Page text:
There are few publications in Ghana which mention carcinoid tumours. However, these publications did not give much attention to the clinico-pathological features of this tumour as an entity, or highlight the possible complications of the disease. A malignant appendiceal carcinoid tumour in a 43-year male with caecal obstruction and perforation is presented in this case report. The aim of this presentation is to remind clinicians that some rare lesions of the appendix may be masked by the exhibition of signs and symptoms of acute appendicitis; and also to lay emphasis on the need for adequate clinical assessment, including imaging and histopathological examination of appendiceal specimen removed at surgery.

Case Report

A 43-year-old man presented to the Medical/Surgical Emergency Unit of the Tamale Teaching Hospital (TTH) with a day’s history of vomiting associated with severe abdominal pain and distension. The abdominal distension and pain started about a week ago, but became severe on the day of presentation to TTH. He had noticed a change in bowel habit (constipation), but denied seeing any blood in his stools. He also said there was a right inguinal swelling that also kept increasing over a period of months. He was unspecific about the inguinal mass.

Physical examination revealed a young male adult in severe pain, dehydrated, but not pale. The abdomen was grossly distended, with generalized tenderness, guarding and rebound tenderness. There was a soft right inguinal swelling.

Investigations

Imaging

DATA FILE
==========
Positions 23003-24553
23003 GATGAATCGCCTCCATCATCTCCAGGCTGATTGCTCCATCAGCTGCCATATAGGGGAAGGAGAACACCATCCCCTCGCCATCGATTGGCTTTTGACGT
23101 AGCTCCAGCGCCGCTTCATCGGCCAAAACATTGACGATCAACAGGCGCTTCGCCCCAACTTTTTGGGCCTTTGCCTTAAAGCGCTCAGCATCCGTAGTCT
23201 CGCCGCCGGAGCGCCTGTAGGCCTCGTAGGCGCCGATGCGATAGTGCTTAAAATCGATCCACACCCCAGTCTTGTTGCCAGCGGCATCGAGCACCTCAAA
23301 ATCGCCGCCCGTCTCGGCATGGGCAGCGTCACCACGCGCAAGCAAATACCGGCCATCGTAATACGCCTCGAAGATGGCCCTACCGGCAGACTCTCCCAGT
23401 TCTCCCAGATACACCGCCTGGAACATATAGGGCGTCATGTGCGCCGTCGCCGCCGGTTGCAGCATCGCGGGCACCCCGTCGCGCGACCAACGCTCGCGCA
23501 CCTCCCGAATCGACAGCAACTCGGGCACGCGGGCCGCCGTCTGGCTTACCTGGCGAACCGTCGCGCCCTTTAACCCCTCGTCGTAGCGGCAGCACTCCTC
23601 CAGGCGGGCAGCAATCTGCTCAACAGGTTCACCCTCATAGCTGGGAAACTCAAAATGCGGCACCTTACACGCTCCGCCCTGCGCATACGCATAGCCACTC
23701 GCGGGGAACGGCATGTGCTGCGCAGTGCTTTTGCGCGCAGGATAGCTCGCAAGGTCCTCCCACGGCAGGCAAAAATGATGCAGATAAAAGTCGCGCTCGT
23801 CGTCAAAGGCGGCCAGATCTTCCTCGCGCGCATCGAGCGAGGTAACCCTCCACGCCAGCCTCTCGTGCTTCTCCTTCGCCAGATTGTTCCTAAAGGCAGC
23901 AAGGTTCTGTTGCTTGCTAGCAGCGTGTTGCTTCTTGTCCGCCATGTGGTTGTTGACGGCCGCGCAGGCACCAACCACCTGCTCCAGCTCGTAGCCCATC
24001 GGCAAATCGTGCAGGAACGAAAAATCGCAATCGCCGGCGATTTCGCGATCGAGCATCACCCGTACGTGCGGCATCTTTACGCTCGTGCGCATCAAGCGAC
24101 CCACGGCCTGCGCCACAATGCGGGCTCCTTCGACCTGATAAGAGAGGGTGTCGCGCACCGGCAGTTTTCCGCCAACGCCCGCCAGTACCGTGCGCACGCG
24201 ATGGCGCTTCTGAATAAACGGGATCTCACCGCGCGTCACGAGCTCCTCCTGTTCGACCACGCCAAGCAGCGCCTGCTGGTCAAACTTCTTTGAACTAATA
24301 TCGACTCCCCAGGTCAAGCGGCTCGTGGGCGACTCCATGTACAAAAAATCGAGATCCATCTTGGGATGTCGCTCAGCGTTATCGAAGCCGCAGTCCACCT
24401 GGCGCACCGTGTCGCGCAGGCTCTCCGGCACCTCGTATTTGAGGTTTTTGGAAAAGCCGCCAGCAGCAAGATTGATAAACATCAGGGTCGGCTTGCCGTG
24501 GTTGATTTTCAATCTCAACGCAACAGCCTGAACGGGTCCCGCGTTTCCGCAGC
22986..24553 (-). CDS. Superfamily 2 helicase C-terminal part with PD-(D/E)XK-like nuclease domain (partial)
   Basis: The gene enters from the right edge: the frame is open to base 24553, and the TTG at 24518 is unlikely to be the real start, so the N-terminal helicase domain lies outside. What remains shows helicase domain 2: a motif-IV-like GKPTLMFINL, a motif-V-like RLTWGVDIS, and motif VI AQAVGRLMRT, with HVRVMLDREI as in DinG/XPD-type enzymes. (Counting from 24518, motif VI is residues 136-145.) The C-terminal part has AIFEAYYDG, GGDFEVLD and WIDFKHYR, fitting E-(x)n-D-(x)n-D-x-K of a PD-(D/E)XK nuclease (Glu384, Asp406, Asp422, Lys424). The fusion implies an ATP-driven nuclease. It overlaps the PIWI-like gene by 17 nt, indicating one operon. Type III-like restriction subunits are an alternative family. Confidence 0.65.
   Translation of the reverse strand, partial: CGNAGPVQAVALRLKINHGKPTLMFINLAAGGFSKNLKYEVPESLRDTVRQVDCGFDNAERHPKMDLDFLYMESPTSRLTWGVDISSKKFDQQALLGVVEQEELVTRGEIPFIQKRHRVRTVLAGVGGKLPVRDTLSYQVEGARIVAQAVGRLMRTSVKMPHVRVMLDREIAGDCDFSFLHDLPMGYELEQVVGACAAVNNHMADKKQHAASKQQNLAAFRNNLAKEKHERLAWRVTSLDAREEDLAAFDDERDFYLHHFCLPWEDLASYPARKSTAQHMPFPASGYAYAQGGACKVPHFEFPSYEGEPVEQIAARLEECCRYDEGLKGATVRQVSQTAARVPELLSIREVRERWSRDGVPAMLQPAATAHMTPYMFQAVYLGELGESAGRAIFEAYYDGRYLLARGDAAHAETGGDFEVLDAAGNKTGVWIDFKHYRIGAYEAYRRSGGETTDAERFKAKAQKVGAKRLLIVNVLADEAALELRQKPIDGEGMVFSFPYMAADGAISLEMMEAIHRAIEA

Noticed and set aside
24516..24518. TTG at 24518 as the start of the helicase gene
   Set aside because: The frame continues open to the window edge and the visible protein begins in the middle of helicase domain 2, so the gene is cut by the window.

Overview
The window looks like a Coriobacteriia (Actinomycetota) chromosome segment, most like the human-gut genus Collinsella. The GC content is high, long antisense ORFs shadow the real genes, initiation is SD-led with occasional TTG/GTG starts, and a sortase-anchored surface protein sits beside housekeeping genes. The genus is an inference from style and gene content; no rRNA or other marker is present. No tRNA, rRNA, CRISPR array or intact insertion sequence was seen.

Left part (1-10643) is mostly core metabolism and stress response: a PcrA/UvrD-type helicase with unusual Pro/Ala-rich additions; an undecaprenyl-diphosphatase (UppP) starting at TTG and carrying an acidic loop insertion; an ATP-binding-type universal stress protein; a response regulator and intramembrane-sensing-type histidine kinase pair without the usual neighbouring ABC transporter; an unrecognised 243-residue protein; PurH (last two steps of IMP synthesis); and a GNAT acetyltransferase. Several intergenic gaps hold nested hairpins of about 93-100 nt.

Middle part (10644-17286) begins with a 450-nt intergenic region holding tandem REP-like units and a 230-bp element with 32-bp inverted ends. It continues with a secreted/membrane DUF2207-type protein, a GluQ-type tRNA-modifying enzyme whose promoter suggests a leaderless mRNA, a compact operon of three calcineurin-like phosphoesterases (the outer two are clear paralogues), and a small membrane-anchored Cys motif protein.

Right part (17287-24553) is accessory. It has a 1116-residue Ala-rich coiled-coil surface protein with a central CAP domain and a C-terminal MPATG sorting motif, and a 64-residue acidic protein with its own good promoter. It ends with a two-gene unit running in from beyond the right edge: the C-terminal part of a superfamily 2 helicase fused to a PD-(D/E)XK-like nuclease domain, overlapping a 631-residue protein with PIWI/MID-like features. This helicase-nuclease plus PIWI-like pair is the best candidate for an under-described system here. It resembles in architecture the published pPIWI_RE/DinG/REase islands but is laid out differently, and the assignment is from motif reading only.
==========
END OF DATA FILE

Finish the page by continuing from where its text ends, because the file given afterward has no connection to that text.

He had plain erect and supine abdominal X-rays done that showed air under the diaphragm, and distended loops of large bowel with air fluid levels.

Blood

The full blood count results were essentially normal, except a moderate rise in haemoglobin level (17.9 g/dl), due to possible dehydration. The renal and liver functions were all within normal ranges.

Initial working diagnosis

Acute abdomen? Bowel Obstruction 2˚ strangulated left inguinoscrotal hernia.

He was rehydrated with intravenous fluid and produced adequate urine. He also had an initial antibiotic cover.

Type of surgery

Exploratory laparotomy with right hemicolectomy and end-to-end ileo-colic anastomosis, and a repair of the right inguinal hernia were carried out.

Findings at surgery

Complex solid appendiceal mass

Distended caecum with perforation at the base.

Solid nodules palpable within the walls of the caecum, ileum and jejunum.

Empty hernia sac.

Pus in the pelvic cavity.

Histopathology Examination

Gross examination

A resected segment of bowel, consisting of the terminal ileum, caecum and the ascending colon was received in the Department of Pathology of the Tamale Teaching hospital. There were multiple perforations involving the caecum and the terminal ileum. The bowel serosa was covered with greenish-cream coloured exudate.

When the bowel was opened up, it revealed fairly-defined tan nodular masses that have infiltrated the serosa and part of the muscular layers of the terminal ileum, caecum and the ascending colon. There was obstruction of the lumen of the caecum with perforation at the base. The bowel wall particularly, that of the caecum was oedematous and also showed large areas of myxoid changes.

Also received in the same container was a detached appendix with a tan nodular mass at the tip that measured 7.0 cm in its widest dimension (Figure 1).

Figure 1: Metastatic appendiceal carcinoid tumour (left) with caecal obstruction and perforation (right).

Microscopic examination

Sections of representative portions of the appendiceal mass showed infiltration by sheets of monomorphic neoplastic cells with round hyperchromatic nuclei. Mitotic figures were present (Figures 2a and 2b).